Mike Gonzalez & Houman Barekat [eds], Arms and the People, (Pluto Press) contains thirteen essays on the role of the armed forces in social struggles, from the Paris Commune and World War I, through Indonesia, Chile, Vietnam and Portugal to present-day Egypt. They show the terrible power of the capitalist state, but also the fact that, on occasion, armies can crack.
Finally, if you want a novel, try Leo Zeilig, Eddie The Kid (Zero Books). It is the story of a leftist (sometimes ultra-leftist) activist in the anti-war movement and the terrible complexities of his family life. It is often very funny (Zeilig can laugh at the left, even though his commitment is unquestioned) but also sometimes profoundly sad.
[Ian Birchall has been a revolutionary socialist activist, historian, and translator in Britain for five decades.]
I’ve had the opportunity of late to read three unpublished manuscripts by writers I really respect. I’ve enjoyed the manuscripts immensely, and I’ve also been taken by the process of reading writing which hasn’t entered the larger mechanics of publishing. It’s an experience I’d highly recommend. It’s quite a different relationship to have with a work and it made me think a lot about publishing as a whole and how it fits with the act of writing and reading. The manuscripts led me to several published works, some I’m revisiting, some I’m just discovering.
Through reading new work by Ingrid Horrocks, I’ve become intrigued by the work of a group of eighteenth century women writers including, Mary Wollstonecraft, Charlotte Smith and particularly Frances Burney’s The Wanderer; or Female Difficulties, of which I’ve only read a fraction but have already found extremely surprising formally. I’ve found myself realising that a lot of what I’ve credited to ‘post-modern’ writers from dominant positions in society was well in train three hundred years ago in the hands of women, often writing from the margins. I’m struck by the currency of these works, both politically and artistically.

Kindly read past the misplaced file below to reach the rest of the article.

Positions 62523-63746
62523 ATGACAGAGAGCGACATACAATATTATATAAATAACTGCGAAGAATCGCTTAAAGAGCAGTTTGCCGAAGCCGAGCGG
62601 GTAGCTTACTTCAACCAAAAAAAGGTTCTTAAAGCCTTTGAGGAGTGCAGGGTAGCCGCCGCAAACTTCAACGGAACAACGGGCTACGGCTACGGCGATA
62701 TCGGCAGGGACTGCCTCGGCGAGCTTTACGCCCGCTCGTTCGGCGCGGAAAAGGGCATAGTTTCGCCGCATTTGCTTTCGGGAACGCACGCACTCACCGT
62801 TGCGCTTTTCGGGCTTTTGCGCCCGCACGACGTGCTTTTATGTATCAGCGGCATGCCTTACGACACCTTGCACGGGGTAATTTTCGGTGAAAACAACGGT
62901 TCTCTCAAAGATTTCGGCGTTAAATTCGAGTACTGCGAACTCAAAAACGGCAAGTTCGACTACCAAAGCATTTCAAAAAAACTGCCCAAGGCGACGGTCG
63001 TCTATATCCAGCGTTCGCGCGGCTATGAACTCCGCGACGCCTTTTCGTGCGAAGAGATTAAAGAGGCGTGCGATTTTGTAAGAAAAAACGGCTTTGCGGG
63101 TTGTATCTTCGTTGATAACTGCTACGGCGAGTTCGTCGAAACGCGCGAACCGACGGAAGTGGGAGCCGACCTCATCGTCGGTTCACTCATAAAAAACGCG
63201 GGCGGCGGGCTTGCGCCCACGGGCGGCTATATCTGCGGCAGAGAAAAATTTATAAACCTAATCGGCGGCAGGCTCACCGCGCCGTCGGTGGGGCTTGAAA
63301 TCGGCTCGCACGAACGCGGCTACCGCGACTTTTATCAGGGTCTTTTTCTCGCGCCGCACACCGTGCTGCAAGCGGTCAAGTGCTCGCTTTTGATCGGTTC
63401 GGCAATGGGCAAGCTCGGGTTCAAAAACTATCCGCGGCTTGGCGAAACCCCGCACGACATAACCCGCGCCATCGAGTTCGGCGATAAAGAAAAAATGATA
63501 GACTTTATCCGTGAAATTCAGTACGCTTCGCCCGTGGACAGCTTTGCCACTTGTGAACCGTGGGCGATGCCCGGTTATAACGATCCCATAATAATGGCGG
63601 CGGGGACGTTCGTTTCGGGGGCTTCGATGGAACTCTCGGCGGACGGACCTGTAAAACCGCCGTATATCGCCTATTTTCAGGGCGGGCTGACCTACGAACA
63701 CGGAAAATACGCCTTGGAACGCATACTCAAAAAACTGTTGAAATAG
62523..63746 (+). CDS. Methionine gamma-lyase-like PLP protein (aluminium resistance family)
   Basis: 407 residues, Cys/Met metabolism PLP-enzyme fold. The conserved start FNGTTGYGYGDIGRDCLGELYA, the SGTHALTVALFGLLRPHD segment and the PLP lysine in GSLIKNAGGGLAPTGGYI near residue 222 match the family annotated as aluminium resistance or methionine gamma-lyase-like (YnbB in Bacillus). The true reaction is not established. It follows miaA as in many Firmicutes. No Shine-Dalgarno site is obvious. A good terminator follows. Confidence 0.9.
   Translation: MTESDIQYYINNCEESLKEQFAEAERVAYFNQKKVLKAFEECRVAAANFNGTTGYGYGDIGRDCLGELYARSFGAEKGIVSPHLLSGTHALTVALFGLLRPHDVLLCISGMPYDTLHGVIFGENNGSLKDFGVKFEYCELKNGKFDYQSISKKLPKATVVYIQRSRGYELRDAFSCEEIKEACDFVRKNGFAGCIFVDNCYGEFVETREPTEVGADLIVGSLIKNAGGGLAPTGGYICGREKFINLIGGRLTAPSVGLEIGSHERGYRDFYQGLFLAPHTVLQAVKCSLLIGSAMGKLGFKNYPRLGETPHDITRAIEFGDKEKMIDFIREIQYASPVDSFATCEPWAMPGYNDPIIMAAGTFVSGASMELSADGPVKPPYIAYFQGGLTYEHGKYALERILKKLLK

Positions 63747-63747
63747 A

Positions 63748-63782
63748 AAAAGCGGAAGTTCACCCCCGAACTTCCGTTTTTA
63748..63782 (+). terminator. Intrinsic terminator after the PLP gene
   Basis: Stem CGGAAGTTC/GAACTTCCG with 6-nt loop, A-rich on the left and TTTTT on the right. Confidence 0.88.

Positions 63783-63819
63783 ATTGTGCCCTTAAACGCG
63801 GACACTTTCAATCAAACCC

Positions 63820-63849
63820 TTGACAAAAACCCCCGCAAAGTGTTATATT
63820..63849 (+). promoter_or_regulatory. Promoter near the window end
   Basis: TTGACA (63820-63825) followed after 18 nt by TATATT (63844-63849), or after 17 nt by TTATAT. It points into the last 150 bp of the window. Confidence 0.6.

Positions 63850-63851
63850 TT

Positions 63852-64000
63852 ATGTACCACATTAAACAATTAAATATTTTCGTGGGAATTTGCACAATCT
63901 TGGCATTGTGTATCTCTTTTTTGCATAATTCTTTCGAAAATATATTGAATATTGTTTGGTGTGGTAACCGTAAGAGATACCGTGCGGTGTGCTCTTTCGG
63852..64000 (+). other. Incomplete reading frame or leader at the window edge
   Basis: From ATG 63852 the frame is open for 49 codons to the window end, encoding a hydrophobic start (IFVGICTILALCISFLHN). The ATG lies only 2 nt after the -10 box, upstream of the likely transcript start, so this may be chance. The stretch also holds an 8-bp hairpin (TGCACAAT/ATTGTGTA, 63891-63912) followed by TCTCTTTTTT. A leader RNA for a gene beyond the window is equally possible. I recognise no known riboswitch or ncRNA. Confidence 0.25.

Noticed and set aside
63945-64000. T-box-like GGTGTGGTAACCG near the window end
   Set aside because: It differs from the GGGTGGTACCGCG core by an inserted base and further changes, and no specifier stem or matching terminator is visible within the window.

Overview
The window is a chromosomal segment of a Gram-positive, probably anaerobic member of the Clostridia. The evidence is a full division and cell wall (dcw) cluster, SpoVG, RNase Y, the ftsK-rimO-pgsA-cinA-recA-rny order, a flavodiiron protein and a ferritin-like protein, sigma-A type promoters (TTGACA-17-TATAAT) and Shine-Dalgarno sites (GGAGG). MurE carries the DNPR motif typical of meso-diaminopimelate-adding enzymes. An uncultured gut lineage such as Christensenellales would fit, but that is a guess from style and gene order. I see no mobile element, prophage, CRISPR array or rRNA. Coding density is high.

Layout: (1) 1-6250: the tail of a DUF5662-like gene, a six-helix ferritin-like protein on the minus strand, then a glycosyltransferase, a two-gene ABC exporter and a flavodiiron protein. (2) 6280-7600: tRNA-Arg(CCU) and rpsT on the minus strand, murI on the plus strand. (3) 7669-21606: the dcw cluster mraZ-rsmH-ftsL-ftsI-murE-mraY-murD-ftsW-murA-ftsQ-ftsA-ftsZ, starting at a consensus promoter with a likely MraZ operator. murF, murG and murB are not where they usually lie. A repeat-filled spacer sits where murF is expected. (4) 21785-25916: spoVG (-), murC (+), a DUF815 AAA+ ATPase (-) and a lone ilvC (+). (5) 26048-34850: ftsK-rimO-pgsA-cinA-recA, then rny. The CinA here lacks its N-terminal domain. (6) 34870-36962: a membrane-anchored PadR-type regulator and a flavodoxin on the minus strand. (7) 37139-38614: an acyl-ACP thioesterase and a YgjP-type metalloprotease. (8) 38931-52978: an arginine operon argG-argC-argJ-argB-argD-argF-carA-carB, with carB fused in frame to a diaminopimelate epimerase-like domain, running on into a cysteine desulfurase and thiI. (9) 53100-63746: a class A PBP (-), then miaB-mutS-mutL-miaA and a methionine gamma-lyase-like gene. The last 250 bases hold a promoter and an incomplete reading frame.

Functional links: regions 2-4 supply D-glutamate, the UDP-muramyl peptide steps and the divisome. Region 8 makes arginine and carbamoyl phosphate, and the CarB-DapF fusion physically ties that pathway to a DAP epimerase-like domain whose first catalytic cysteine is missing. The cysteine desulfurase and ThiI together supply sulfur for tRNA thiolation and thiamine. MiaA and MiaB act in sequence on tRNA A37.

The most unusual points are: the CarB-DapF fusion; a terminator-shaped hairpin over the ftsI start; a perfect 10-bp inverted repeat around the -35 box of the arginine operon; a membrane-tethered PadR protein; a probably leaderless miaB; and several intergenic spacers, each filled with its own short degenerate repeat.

I’ve also searched out Carl Shuker’s Three Novellas for a Novel again. I read these in a fug of baby-parenting in 2008, so it’s like reading them anew.
[Pip Adam’s debut novel, I’m Working on a Building, was published earlier this year.]
Rosa Luxemburg’s Letters are now available in English and in paperback – reading through Verso’s generous collection gives you a chance to see both the personal struggles of this outstanding revolutionary and her developing political views and strategic thinking. Rossana Rossanda’s memoir The Comrade from Milan came out in English a few years ago. It’s a gripping account of a militant life; Rossanda was a partisan in the Italian Communist Party from the Second World War through until the late 1960s. She broke with the Party over Czechoslovakia and went on to found il manifesto, one of Italy’s leading independent radical leftist papers, and remains staunchly on the left. The book is a fascinating and unapologetic account of a life lived in struggle.
The period between the defeat of the Japanese and the horrors of the Korean War saw huge social transformations and conflicts on the Korean peninsula. Suzy Kim’s Everyday Life in the North Korean Revolution 1945 – 1950 draws on documents and records seized by US forces during the war to reconstruct a social history of Korean experience ‘from below’, looking at how villagers’ daily lives changed in these years. Her book is a welcome change from the usual top-down focus of Korean history, right and left. Finally, Gregory T. Cushman’s Guano and the Opening of the Pacific World is a depressing but illuminating history of the ecologically devastating effects of capitalist farming and production practices – in his case to do with fertiliser made from bird droppings – in the shaping of a capitalist Pacific.